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La plataforma permanente Atomium Culture reúne a las universidades, periódicos y empresas más prestigiosos de Europa para promover el flujo del conocimiento más allá de fronteras, entre sectores y hacia el público en general.

Chemistry Against Crime

Por: | 08 de agosto de 2013

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By Pawel Koscielniak, Jagiellonian University in Krakow

The general public believes that the largest role in combating crime is that of the police, followed by that played by representatives of the judiciary: judges and public prosecutors. The contribution of specialists in other fields, such as criminology or forensic medicine and psychology, is also fairly obvious and appreciated by the public. But chemistry? Do experts in chemistry have a role at all in solving crimes?

To answer the question, let us take a look at the Laboratory for Forensic Chemistry in the Faculty of Chemistry at the Jagiellonian University, Krakow, Poland. It is the first — and so far the only — research and teaching unit in forensic medicine in any Polish university.

At first sight, the scene we encounter is nothing like what most people imagine a chemistry laboratory to be: we find ourselves in an air-conditioned room in which the laboratory benches are covered not with the typical jars of reagents and test tubes containing liquids of different colours but with elegant, gleaming ‘black boxes’ that house precision measuring instruments. These are the basic tools of the trade of the forensic chemist — instruments that can analyse the detailed chemical composition of a variety of materials, which may be linked to a crime.

One of the most useful — and also the most expensive — of these analytical measuring instruments is the liquid chromatograph, which is ideal for detecting even small traces of widely used substances such as narcotics, ‘legal highs’ and medicines that, when taken in excess, can threaten human life. A liquid chromatograph needs only a drop of the liquid in question to tell, within 10 – 20 minutes, not only what it is but also how much of it is present in the material under examination. At the time of our visit, a drop of blood is being tested to determine whether it contains any psychotropic drugs. It is a sample taken from a woman suffering from depression, who was being treated with a drug containing tricyclic antidepressants. The amount of norclomipramine found in the sample showed that the dose was so high that it proved fatal.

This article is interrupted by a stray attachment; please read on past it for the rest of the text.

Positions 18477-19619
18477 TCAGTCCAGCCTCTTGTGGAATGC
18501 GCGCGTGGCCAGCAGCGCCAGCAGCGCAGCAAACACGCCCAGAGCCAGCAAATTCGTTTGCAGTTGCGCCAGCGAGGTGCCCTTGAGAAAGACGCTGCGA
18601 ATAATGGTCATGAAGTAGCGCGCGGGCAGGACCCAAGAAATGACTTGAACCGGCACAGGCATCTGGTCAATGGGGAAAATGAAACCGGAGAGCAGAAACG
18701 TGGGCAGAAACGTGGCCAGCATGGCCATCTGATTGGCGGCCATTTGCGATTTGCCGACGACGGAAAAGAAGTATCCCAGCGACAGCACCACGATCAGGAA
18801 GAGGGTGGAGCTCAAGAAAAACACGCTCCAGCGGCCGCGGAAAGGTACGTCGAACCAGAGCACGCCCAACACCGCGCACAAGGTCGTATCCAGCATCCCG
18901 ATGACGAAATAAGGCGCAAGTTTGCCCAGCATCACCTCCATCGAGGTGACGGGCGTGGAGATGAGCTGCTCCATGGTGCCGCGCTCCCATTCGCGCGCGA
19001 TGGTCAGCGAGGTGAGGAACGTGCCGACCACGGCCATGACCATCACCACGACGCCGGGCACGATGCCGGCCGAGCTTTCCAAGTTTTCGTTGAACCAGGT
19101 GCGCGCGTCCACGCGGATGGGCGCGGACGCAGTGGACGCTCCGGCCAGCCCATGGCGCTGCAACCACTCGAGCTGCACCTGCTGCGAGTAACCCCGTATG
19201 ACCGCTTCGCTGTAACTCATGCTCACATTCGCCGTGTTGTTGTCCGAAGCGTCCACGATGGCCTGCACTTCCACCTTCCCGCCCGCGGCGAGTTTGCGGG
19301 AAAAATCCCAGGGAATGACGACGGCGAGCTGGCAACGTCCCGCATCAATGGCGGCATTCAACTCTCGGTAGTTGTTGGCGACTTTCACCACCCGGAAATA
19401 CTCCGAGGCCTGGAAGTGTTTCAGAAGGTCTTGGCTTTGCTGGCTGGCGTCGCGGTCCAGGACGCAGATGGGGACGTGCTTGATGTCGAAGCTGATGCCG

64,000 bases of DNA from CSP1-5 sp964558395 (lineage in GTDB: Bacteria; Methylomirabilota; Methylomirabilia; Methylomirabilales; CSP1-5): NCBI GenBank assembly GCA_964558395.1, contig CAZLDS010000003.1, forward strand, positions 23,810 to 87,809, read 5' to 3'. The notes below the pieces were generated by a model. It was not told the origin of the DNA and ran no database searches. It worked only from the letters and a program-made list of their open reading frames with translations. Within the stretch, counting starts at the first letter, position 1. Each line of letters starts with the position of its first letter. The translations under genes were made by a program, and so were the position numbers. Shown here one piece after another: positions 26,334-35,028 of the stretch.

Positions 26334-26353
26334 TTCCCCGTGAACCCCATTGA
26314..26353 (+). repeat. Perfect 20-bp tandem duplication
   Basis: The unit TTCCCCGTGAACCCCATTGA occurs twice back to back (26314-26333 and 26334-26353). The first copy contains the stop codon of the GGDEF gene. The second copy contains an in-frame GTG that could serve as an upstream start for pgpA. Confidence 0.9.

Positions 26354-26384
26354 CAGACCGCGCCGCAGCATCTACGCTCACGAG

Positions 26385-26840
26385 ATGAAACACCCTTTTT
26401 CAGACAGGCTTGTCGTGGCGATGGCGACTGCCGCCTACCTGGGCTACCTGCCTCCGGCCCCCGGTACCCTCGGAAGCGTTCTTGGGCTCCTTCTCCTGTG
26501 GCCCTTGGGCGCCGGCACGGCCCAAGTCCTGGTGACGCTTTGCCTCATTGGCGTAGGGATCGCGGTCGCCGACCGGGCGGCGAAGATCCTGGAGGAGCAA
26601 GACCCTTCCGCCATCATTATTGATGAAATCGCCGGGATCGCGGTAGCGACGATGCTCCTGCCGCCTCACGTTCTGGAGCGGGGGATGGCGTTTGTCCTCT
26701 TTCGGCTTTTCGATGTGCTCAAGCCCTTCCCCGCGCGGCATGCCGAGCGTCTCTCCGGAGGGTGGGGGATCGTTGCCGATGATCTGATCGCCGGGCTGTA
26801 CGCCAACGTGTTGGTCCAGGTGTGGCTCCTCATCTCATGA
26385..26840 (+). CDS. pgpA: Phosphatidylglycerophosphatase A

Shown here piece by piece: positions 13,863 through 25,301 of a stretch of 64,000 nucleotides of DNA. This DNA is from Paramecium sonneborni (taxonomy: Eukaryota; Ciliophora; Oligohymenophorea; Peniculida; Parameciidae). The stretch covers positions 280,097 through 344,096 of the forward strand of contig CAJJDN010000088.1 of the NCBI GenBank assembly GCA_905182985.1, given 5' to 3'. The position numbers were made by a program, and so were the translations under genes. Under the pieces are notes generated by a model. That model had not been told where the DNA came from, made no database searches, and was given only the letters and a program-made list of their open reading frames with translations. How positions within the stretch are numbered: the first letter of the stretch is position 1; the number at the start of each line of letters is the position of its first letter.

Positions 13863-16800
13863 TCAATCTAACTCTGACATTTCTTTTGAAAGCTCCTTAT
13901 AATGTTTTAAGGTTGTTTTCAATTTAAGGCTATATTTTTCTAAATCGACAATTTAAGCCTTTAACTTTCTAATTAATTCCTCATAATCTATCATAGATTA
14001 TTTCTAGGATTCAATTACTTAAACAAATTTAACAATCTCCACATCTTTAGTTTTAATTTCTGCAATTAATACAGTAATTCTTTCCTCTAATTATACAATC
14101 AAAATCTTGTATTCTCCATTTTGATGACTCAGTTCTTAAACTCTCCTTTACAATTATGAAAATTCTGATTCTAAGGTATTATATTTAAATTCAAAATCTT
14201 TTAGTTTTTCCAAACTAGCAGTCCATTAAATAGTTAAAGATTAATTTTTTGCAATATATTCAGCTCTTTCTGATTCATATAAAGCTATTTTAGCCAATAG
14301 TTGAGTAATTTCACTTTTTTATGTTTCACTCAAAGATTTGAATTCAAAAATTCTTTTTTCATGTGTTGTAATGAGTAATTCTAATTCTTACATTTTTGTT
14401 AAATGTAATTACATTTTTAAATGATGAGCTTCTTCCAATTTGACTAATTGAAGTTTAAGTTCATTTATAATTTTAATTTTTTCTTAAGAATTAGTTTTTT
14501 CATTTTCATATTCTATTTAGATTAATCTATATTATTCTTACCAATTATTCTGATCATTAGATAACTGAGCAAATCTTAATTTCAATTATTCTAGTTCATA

On the other side of the laboratory, a microgram (which is one-millionth of a gram) of coloured printing ink is being collected from a document suspected to be a forgery. That minute sample is analysed by an apparatus that works on the principle of capillary electrophoresis: the image on the computer screen identifies the compounds that give the ink its characteristic colour. All we need to do is to compare the results with those obtained from a tiny sample taken from the authentic document. And if that does not resolve the problem, we can turn to something far more sophisticated: a spectrometer fitted with a high-power laser beam, which can be focused directly onto a line of handwriting from the document in question and also from a document known to be genuine. Comparing the elemental composition of the two samples can settle the issue.

In another case, capillary electrophoresis has shown a suspected bus ticket to be a forgery: the ticket looks genuine but was printed on an inkjet printer. The instrument is smart enough to pinpoint the make and the model of the printer — a Canon Pixma iP4500.

However, not everybody can use these modern precision instruments; it takes not only appropriate qualifications but also keen intuition that can come only after considerable experience. The painstaking work is often its own reward, especially when you detect something that seemed almost impossible to detect. And yet, the chemists who work here do not consider themselves detectives of the traditional kind but are quick to emphasize that their primary task is neither to solve crimes nor to prove the guilt of their alleged perpetrators but only to analyse objectively whether the materials in question are linked to the crime.

As befits a research and teaching establishment, the staff are always striving to do better, to find out how forensic examination can deliver more reliable results. And those who come up with new ideas are not always experienced chemists but also young scientists fired with enthusiasm for forensic chemistry. The researchers conduct many experiments and trials to develop new and improved analytical methods, which are then used in solving particularly difficult cases. Such practical application of research provides the researchers, especially doctoral students, with the opportunity to see how the knowledge and skills they have acquired are useful in solving major problems.

As you leave the Laboratory for Forensic Chemistry, you realize how necessary and important it is: both for the people who work there, because it fulfils their desire to explore and for us all, because it makes society a safer place.


Pawel Koscielniak
Jagiellonian University in Krakow

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